Tesla stock started to pull back on Tuesday and has continued its slide today, but this could be just the beginning, according to one chart technician. Meanwhile, bulls continue to assign sizable valuation to parts of the business that don’t even exist yet, and some interesting data regarding the company’s EV sales in China has emerged.
Tesla stock chart suggests a slide
CNBC‘s Jim Cramer spoke with Bob Moreno, the chart technician in charge of RightViewTrading.com. Moreno noted that Tesla stock has certainly been hot lately, but he thinks that’s about to end. Cramer, host of Mad Money, believes that pullback Moreno is forecasting “could be your best buying opportunity in ages” for Tesla stock.
The chart technician based his call for a pullback on a pattern that keeps cycling through on the Tesla stock chart. The shares seem to follow cycles that last 43 weeks. For a period of time, they don’t break past previous highs. Then the stock also tanks, followed by a period when it skyrockets right back up. At the end of the 43 weeks, the cycle starts again, and guess what? We’re at the end of the last 43-week cycle, so it seems we could be ending a period of weakness in Tesla stock, at least if Moreno’s prediction is correct.
Yarra Square Partners returned 19.5% net in 2020, outperforming its benchmark, the S&P 500, which returned 18.4% throughout the year. According to a copy of the firm's fourth-quarter and full-year letter to investors, which ValueWalk has been able to review, 2020 was a year of two halves for the investment manager. Q1 2021 hedge fund Read More
Rinse and repeat in Tesla stock
He said almost every time, Tesla stock nears the $285 level at the end of the 43 weeks and creates what technicians refer to as a “high wick or upper shadow exhaustion candles,” according to CNBC. That just means that the shares hit levels during the week but isn’t able to hold onto them.
Moreno believes that the 43-week cycle has repeated four times and suggests that Tesla stock is about to start one more cycle before it rebounds. He doesn’t believe the EV maker’s shares will approach $285 again until sometime around November and predicts that they could even tank to as low as the $160 range before rallying. And if the stock doesn’t surpass the $285 ceiling within eight months, he believes it could go through another 43-week cycle of the same pattern.
Most upside in Tesla stock from Mobility segment?
Morgan Stanley analyst Adam Jonas is one of the most notorious bulls when it comes to Tesla stock, with his Overweight rating and huge $305 price target on it. And while Moreno is pointing out chart technicals that suggest a pullback in the shares, it’s full speed ahead with Jonas.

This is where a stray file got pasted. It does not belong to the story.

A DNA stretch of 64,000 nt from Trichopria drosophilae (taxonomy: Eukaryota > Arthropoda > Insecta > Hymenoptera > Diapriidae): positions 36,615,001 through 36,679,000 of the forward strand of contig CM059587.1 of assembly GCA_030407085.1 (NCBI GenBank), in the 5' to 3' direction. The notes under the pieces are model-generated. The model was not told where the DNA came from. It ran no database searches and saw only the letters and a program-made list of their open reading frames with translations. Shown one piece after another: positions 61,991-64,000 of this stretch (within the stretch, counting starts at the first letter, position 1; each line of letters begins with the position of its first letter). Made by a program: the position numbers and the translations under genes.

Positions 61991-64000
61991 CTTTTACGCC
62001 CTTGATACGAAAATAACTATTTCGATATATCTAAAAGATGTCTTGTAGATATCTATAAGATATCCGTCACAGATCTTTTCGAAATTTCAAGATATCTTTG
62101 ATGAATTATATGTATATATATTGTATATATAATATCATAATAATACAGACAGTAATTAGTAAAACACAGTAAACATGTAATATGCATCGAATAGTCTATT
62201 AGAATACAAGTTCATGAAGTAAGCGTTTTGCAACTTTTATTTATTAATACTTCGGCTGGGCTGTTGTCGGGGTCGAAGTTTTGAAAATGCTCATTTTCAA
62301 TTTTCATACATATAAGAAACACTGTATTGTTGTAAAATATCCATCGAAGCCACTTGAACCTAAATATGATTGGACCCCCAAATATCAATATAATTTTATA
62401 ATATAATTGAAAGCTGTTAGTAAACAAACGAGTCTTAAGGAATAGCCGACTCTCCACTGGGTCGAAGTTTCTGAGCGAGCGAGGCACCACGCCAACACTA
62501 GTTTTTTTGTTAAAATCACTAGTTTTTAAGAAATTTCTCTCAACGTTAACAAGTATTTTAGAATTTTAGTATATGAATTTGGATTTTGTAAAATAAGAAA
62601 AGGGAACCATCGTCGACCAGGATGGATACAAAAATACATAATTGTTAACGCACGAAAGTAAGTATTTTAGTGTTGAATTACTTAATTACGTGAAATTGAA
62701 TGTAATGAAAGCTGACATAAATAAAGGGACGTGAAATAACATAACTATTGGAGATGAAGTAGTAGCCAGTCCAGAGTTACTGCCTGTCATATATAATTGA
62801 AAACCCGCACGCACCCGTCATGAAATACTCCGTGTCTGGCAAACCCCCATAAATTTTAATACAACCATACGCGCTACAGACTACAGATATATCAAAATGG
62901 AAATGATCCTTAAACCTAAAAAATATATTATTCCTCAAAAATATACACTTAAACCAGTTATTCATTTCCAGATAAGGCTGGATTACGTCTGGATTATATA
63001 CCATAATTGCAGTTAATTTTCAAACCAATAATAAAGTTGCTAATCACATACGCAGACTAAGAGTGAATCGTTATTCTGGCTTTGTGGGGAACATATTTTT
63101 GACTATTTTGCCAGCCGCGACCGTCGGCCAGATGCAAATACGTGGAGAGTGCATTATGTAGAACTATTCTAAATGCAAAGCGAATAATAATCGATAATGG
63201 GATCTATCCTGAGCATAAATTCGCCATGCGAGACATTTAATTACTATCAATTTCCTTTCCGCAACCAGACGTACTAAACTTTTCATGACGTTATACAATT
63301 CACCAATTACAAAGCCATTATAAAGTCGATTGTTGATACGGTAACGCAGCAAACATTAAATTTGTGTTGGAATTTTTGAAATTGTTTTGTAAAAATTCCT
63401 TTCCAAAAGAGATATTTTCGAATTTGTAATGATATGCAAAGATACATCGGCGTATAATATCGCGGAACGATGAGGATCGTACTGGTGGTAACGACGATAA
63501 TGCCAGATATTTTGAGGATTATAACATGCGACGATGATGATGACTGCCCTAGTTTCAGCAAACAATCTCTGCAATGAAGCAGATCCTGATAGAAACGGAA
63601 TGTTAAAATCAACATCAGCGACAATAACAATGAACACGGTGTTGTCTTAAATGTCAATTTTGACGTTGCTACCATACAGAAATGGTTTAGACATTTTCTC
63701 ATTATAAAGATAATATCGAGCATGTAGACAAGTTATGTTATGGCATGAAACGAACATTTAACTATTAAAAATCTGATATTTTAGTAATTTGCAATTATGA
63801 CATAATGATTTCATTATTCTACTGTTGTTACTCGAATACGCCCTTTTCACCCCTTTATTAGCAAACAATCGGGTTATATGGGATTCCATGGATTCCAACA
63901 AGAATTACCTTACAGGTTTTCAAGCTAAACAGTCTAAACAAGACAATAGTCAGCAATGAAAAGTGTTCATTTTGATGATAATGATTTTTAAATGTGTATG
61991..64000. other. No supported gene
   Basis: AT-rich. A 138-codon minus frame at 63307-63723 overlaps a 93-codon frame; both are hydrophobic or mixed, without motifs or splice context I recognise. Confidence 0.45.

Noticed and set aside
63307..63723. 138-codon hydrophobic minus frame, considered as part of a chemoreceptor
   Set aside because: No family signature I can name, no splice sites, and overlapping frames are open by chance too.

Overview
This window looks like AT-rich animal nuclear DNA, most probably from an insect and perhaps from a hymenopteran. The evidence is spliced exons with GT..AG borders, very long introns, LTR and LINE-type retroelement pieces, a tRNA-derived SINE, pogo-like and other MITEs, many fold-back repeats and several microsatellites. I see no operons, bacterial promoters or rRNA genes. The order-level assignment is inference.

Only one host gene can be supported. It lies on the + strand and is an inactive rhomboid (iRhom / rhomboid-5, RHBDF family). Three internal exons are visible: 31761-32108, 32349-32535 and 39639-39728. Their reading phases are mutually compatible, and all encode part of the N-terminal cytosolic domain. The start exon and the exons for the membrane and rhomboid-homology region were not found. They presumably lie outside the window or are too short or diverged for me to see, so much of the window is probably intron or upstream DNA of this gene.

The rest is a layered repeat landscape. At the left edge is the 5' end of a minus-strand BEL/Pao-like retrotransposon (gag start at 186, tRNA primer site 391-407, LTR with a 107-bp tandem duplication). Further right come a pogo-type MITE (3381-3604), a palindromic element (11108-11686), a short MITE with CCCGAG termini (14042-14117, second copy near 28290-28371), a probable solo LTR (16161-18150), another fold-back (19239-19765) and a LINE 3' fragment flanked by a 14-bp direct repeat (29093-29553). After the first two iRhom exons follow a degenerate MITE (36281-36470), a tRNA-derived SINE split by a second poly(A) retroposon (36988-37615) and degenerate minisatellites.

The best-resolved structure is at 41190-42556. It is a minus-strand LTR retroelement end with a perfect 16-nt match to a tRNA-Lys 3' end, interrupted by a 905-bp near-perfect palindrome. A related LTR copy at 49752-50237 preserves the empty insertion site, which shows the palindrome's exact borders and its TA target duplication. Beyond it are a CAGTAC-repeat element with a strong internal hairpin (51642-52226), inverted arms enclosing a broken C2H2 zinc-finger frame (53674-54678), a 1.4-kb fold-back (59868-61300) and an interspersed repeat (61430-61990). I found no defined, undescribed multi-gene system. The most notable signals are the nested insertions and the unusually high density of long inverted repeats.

Perhaps the most interesting thing in his March 8 research note is that he says “over 100% of the upside from the current price to our $305 target can be accounted for by the value of Tesla Mobility, an on-demand and highly automated transportation service we anticipate to be launched at low volume in 2018.” In other words, most of the value in his price target comes from a segment that doesn’t currently exist and might never exist. There’s no denying that Tesla is a speculative stock, but even this seems extreme, particularly when he’s assigning “zero” value to the stock from the Tesla Energy business, which does currently exist.
Tesla’s China sales soared… but it’s a secret
Jonas also wrote about the potential Tesla may enjoy in China in the long term, although he doesn’t seem overly convinced about this. He describes himself as “increasingly in the camp that the types of cars sold in an Auto 2.0 paradigm and services provided in a shared mobility model may be limited to local producers in a highly regulated ecosystem.”
Because of this, “We would significantly temper an investor’s view of how much China could account for Tesla’s (or any foreign auto firm’s) long term profitability and valuation.”
And here’s something else that’s interesting. Forbes contributor Bertel Schmitt noted that JL Warren Capital, a firm which focuses on China, told clients in a research note just how much China contributed to the EV maker’s sales last year. It stems from Tesla’s report that $1.065 billion of its revenues came from China last year, a note which was buried in the company’s annual report to the Securities and Exchange Commission.
And for some reason, the company doesn’t want investors to know how much revenues come from China, instead preferring to highlight things like awards it received from a couple of German magazines. Tesla didn’t even say a single thing about China in its fourth quarter letter to shareholders. No one even asked about China on the earnings call.
JL Warren reportedly noticed at least by the middle of 2016 that the company suddenly started to ship lots of cars to China, reports Schmitt. The firm cited data from the customs bureau for that tidbit, and Tesla’s shipments to China rose each month last year. Suddenly in January, however, the EV maker’s shipments to China plummeted, and JL Warren management advised their firm’s investors that Tesla’s China business is at risk “if the government decides to alter or terminate the favorable policy to foreign electric car makers.” And if that happens, they feel the company’s sales there will plummet.
Shares of Tesla stock closed down 0.69% at $246.87 on Wednesday.